cell line

species

W138

HA A− HA A−

A549 a

τ1 (a1)a (ps) 15 15 15 15

(0.10) (−0.06) (0.22) (−0.05)

τ2 (a2)b (ps)

τ3 (a3)b (ps)

320 320 200 200

2600 3600 2200 3800

(0.20) (−0.30) (0.45) (−0.25)

(0.70) (1.36) (0.33) (1.30)

As obtained from ref 25. b±10%

4. DISCUSSION In this work, we report for the first time the dynamics of excited state proton transfer within the lysosome region of a live cell. From the FCS data, the viscosity of the lysosomal region is estimated to be ∼40 cP in the lung cancer cell and ∼30 cP in the normal lung cell. From the viscosity dependence of fluorescence lifetime, Deng and co-workers previously estimated the viscosity inside the lysosome of a different cancer cell (breast cancer cell) to be in the range 50−90 cP.48 The lysosomal viscosity of the cancer cell calculated in our work is consistent with this range. This justifies the assumption that rH of HPTS inside the lysosome of the live cell is the same as that in bulk water. However, note that our method gives a

Figure 8. Picosecond transients of (A) HA emission (λem = 450 nm) and (B) A− emission (λem = 510 nm) of HPTS in lung cell (red) and lung cancer cell (blue) at λex = 405 nm. IRF is shown in a solid black line. E

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precise value of lysosomal viscosity. Further, Deng and coworkers did not measure the viscosity of the lysosome in a normal cell. Anisotropy decay also suggests that the lysosomal viscosity (friction) of the cancer cell is higher compared to the normal cell. The friction toward rotational motion (measured by anisotropy decay) in the cancer cell is 3-fold higher than that in the normal cell. However, the friction against translational motion (obtained from FCS) is only 1.3 times higher in the cancer cell. This apparent discrepancy may be reconciled as follows. Note, due to the slow diffusion coefficient in the lysosome, the HPTS molecule diffuses through a very small distance of ∼(2Dtτ)1/2, i.e., 0.3 nm within the excited state lifetime of the probe (∼4 ns). This means the probe HPTS is essentially localized in a small area after excitation. Thus, rotational diffusion reports friction over a small distance of ∼1 nm. On the other hand, translational diffusion (FCS) involves molecular motion over a longer distance of ∼200 nm. Thus, FCS and anisotropy report viscosity (friction) in two different length scales. The higher viscosity in the lung cancer cell implies a more crowded environment compared to a normal lung cell. It has been observed that, for the A549 and WI38 cells, the Dt value of HPTS inside the lysosome (∼10 ± 2 μm2/s) is close to the Dt of coumarin 153 inside the lipid droplet (∼12 ± 3 μm2/s) measured in our previous work.44 Thus, the microenvironment in lysosome of both normal and cancer cells may be assumed to be similar to the lipid droplets (low polarity, high viscosity, and slow solvation dynamics). The ESPT process in a photoacid (HA) involves three steps: initial proton transfer (kPT), recombination (krec), and dissociation (kdiss) of the geminate ion pair (Scheme 2).21,31,35,36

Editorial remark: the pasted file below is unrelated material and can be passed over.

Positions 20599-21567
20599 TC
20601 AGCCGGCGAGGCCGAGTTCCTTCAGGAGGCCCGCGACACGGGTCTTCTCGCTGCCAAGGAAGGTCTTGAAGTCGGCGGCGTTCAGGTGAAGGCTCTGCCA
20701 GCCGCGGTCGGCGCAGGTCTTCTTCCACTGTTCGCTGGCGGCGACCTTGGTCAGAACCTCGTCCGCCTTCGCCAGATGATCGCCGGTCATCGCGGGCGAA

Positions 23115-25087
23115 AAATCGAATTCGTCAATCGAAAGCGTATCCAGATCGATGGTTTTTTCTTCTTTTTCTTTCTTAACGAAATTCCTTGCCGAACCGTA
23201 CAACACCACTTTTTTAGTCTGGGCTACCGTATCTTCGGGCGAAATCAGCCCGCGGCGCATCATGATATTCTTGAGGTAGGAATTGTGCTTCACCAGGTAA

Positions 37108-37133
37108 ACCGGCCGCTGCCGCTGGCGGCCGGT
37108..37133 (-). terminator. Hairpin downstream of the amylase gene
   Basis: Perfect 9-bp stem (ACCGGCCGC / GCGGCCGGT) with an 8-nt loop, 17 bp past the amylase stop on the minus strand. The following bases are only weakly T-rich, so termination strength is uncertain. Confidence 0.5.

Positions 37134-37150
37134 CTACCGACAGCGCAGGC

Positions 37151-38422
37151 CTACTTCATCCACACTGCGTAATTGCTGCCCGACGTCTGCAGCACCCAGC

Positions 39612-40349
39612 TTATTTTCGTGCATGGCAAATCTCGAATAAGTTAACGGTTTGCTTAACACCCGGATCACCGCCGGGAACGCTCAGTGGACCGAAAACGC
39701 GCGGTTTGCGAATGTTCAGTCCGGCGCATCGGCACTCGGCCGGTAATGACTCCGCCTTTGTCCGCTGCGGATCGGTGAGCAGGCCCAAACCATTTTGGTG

Figure 9. Decay of HA emission (450 nm) inside A549 (blue) and WI38 (red) in log−log scale.

⎡ HA ⎤ ⎡−X k rec 0 ⎤ ⎡ HA ⎤ ⎥ ⎢ d ⎢ − +⎥ ⎢ ⎥ − + ⎢ ⎥ 0 k Y − × ⎢ A ···H ⎥ A ···H ⎥ = PT dt ⎢⎢ − ⎥ − ⎥⎦ ⎢ 0 ⎥⎦ ⎣A kdiss −Z ⎦ ⎣⎢ A ⎣

(10)

where X = kPT + kHA ≈ kPT Y = k rec + kdiss + k A− Z = k A−

Individual rate constants (kPT, krec, and kdiss) were calculated using the explicit expressions (Supporting Information) involving the amplitude and decay constants of the emission transients of HA and A−.21,31 The two long components (τ2 and τ3) and their amplitudes (a2 and a3) are obtained from the microscope. The ultrafast component is faster than the IRF (fwhm ∼100 ps) of our timeresolved confocal microscope. The ultrafast component can be determined using the femtosecond up-conversion technique. Because of adhesion of the cells to the glass surface, they were damaged during the femtosecond up-conversion experiment even when we used a rotating cell. Therefore, for the cancer and normal cells, we assumed an ultrafast component of decay of HA is the same as that obtained for niosome, which is a good model of a cell.25 For niosome, using femtosecond upconversion, we have found τ1 = 15 ps.25 We assumed the same value of τ1 for a live cell. We further assumed that the ratio of a1 and a2 amplitudes in the live cell is the same as that in the niosome. Thus, we divided a2 (obtained in our setup of IRF ∼ 100 ps) into two components in the same ratio as that in niosome. The time constants of initial proton transfer inside the lysosome of both cells are similar (40 ps) and are about 8-fold slower than that in bulk water (5 ps) (Table 4). As shown in this work, the probe HPTS resides in the lysosomes of the lung (cancer and normal) cell. FCS results indicate that the microenvironment of the lysosome is similar to the lipid droplets. A lipid droplet is characterized by low polarity (ε ∼ 6)44,51 and very slow solvation (∼2000−3500 ps).44,51 This is ∼2000−3500 times slower than solvation dynamics in bulk water (∼1 ps52−54). First, the slower proton transfer in the lysosome may be attributed to a less polar environment with slower solvation compare to bulk water. Second, the excited